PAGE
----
Unscrewing this  ring  and then  pulling  lightly on  the  hand  will
release the hand.   You will then see the printed  circuit borad type
of  connector which is the  electrical interface between  the arm and
hand.  The hand has a motor,  a set of internal keys, a screw  thread
drive  shaft and  driven nut,  and a  potentiometer element  position
sensor imbedded in the hand structure. 

	All  joints  on  the arm  are  wired the  same.    Inside the
shoulder there is  a p.c.   board connector  manifold with 6  sockets
corresponding to joints 2 thru  7.  The socket for joint 1 is located
in the underside of the base of  the arm.  Although not all the  pins
are used,  a 16  pin polarized  plug is  associated with each  joint.
Color coding and pin assignments are the same for each of these plugs
and sockets on  the master  manifold.  This  facilitates tracing  and
debugging.   To provide good  flex life,  very thin stranded  wire is
used  in the outer  sections of the  arm.  Use care  in handling this
wire.  You will also note the the wire is not  tightly cabled, and in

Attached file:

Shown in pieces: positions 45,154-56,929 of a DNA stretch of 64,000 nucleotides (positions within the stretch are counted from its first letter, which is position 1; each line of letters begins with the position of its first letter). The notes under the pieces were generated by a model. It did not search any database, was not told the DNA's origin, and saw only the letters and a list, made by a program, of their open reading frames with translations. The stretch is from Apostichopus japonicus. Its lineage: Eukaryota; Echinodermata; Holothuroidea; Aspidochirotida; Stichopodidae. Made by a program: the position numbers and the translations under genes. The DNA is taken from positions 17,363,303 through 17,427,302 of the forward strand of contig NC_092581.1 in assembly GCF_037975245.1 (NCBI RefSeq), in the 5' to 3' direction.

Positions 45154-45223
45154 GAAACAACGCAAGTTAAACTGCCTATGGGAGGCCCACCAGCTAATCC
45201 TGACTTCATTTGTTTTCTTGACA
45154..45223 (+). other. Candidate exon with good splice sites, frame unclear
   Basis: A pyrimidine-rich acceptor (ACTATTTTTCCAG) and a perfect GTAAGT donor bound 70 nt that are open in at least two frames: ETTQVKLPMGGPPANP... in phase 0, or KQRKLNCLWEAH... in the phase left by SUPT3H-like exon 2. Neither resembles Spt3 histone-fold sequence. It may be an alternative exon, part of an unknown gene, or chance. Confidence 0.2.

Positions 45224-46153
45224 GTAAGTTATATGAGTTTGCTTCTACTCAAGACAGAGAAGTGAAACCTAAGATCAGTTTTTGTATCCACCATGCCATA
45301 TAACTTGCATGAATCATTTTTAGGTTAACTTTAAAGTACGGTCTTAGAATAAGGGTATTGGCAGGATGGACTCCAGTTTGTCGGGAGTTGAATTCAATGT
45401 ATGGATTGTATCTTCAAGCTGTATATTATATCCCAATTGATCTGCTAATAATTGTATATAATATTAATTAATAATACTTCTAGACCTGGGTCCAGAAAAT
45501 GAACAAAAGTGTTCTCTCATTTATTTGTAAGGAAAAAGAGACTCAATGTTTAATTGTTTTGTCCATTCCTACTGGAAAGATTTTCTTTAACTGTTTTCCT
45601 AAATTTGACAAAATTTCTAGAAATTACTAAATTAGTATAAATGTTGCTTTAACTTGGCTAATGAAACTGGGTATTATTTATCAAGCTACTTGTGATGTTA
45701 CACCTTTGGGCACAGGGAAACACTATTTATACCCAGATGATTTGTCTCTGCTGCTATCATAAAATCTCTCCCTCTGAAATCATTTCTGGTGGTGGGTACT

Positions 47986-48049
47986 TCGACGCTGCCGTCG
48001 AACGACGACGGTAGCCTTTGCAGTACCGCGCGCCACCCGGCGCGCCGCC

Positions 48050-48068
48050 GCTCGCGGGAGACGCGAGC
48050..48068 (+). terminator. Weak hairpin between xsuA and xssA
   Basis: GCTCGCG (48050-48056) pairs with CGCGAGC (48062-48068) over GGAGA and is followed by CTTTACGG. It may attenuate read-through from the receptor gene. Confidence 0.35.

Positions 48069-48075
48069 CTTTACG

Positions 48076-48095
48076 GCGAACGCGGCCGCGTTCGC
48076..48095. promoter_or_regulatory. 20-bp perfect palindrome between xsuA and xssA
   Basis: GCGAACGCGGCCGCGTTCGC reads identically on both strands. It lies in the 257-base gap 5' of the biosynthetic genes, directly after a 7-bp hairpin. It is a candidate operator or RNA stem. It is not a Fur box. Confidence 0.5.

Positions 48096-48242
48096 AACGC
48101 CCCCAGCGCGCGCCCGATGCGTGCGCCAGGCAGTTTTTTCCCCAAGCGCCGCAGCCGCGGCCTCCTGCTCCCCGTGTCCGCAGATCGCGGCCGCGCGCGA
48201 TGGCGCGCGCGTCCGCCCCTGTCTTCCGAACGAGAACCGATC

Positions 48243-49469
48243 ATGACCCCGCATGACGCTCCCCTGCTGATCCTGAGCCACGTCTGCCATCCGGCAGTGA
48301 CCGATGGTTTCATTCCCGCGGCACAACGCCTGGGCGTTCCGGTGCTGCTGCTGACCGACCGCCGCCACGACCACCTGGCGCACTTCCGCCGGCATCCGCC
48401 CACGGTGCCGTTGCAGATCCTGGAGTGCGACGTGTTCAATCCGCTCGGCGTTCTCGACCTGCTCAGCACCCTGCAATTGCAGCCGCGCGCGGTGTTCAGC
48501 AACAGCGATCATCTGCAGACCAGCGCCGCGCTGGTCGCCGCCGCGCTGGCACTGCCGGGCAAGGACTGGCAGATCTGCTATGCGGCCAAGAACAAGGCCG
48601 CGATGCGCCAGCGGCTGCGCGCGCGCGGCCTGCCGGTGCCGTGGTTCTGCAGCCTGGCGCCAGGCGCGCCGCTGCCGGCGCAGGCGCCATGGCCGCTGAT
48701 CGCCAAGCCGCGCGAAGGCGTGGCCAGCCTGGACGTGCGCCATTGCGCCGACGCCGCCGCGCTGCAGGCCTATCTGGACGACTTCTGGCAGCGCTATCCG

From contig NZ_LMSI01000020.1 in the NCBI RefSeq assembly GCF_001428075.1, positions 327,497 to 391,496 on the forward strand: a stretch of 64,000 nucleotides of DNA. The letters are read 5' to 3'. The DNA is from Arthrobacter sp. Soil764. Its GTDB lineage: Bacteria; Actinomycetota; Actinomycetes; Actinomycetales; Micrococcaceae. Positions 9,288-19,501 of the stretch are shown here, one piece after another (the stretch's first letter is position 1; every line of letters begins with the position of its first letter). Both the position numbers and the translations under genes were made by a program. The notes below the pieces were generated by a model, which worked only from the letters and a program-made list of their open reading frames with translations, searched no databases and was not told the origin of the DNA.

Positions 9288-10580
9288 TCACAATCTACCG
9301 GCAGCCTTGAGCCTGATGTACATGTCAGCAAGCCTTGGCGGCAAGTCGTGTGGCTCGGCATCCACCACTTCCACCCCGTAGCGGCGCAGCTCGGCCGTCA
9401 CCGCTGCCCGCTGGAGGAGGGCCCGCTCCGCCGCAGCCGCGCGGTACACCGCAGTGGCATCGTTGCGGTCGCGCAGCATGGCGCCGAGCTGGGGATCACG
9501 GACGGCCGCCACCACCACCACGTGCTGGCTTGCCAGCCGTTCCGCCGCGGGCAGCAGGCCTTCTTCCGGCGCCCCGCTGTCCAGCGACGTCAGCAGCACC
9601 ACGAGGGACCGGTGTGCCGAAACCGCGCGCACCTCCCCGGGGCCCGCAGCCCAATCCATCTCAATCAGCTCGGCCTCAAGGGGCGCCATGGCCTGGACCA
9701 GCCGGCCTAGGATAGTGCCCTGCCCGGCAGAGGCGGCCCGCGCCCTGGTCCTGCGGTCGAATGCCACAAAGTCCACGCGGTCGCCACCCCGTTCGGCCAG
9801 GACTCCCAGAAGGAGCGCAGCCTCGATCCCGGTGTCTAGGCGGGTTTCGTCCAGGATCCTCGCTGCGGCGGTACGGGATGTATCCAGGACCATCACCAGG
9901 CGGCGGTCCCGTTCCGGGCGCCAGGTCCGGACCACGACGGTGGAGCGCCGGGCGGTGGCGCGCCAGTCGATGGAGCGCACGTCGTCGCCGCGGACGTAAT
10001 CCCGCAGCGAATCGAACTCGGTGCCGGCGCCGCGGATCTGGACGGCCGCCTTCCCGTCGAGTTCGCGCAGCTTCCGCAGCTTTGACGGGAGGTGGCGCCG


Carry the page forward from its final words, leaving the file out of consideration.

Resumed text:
some areas it is actually just loosly laid in place.  This produces a
more felxible and adaptive bundle which flexes longer. 

	If you must open the arm,  do so with care, as the  structure
of the  main  links is  characterized by  a very  stiff complete  box
section  made up  of two  halves,  which are  very flexible  when not
screwed together. 


	The basic arm is delivered a three separate components.  The
arm and hand, the power supply, and the manual control unit.  In addition
there is a single 50 conductor cable which connects the arm to the power

	Carefully remove the arm from the shipping container and place it on
a table or other workspace.  The joints will all be limp, so be careful not
to catch the hand or wrist on anything while moving the arm around.  The arm